Ray Charles

Simply known as the Genius to many, Ray Charles is a celebrated American musical icon.  Born in 1930 as Ray Charles Robinson, he began playing the piano before he was five, after which he began losing his vision to glaucoma, and he was blind by the age of 7.  Preferring to be referred to as “Brother Ray” by his friends and fellow musicians, the prolific singer, songwriter, musician and composer pioneered the soul genre during the 1950s by combining blues, rhythm and blues, and gospel styles into the music he recorded for Atlantic.  He found further success in crossing over the boundaries of country, pop, and rhythm and blues music in the 1960s during his tenure with ABC Records, becoming one of the first black musicians to be granted artistic control by a mainstream record label.  Creating groundbreaking hits such as “Unchain My Heart,” “I’ve Got A Woman and “What’d I Say”, his astounding career spanned five decades, during which he left an indelible mark on contemporary music throughout the world.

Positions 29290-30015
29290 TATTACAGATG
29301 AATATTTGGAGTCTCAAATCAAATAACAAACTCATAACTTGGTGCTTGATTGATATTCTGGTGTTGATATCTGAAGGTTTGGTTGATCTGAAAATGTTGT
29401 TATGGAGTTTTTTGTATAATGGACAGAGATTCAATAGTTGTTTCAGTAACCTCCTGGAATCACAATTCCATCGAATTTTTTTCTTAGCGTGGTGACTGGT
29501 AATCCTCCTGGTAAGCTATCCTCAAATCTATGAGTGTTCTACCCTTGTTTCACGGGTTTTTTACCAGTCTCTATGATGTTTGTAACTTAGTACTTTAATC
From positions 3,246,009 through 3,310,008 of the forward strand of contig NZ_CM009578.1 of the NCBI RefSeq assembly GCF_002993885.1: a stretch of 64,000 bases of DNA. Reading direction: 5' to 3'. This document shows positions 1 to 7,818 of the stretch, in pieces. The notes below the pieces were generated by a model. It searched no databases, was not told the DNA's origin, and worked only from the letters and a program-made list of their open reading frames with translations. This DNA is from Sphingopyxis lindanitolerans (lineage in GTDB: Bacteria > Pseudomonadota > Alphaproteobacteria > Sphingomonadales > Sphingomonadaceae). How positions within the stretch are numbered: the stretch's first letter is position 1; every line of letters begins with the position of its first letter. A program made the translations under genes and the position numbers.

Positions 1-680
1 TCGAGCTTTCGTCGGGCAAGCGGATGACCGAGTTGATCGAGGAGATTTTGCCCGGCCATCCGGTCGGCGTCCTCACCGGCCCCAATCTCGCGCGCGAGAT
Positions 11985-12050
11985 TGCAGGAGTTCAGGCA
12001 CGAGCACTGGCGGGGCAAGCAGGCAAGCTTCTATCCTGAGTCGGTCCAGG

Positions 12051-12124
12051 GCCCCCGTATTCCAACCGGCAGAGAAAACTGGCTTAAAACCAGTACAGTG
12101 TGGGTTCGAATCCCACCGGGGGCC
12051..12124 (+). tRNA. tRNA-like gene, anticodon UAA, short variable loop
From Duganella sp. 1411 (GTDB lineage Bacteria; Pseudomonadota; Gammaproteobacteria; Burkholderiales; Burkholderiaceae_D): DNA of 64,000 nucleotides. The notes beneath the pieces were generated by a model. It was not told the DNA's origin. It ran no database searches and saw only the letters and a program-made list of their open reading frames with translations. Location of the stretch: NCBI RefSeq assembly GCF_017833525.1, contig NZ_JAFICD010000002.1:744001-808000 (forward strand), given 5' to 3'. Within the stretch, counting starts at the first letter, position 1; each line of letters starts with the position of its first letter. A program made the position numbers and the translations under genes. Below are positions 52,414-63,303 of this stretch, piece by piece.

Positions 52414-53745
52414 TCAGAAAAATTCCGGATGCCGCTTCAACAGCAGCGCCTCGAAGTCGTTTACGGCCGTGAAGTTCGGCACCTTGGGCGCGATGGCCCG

In 2002, Rolling Stone Magazine ranked Ray Charles #10 on their list of the “100 Greatest Artists of All Time” and #2 on their 2008 list of the “100 Greatest Singers of All Time.” Of all the hundreds of songs he recorded, Ray Charles’s rendition of “America the Beautiful” still remains the definitive version of that song to this day.  Frank Sinatra called him “the only true genius in show business”, and Billy Joel said, “This may sound like sacrilege, but I think Ray Charles was more important than Elvis Presley.”  In 2013, Ray Charles was honored with a United States Postal Stamp.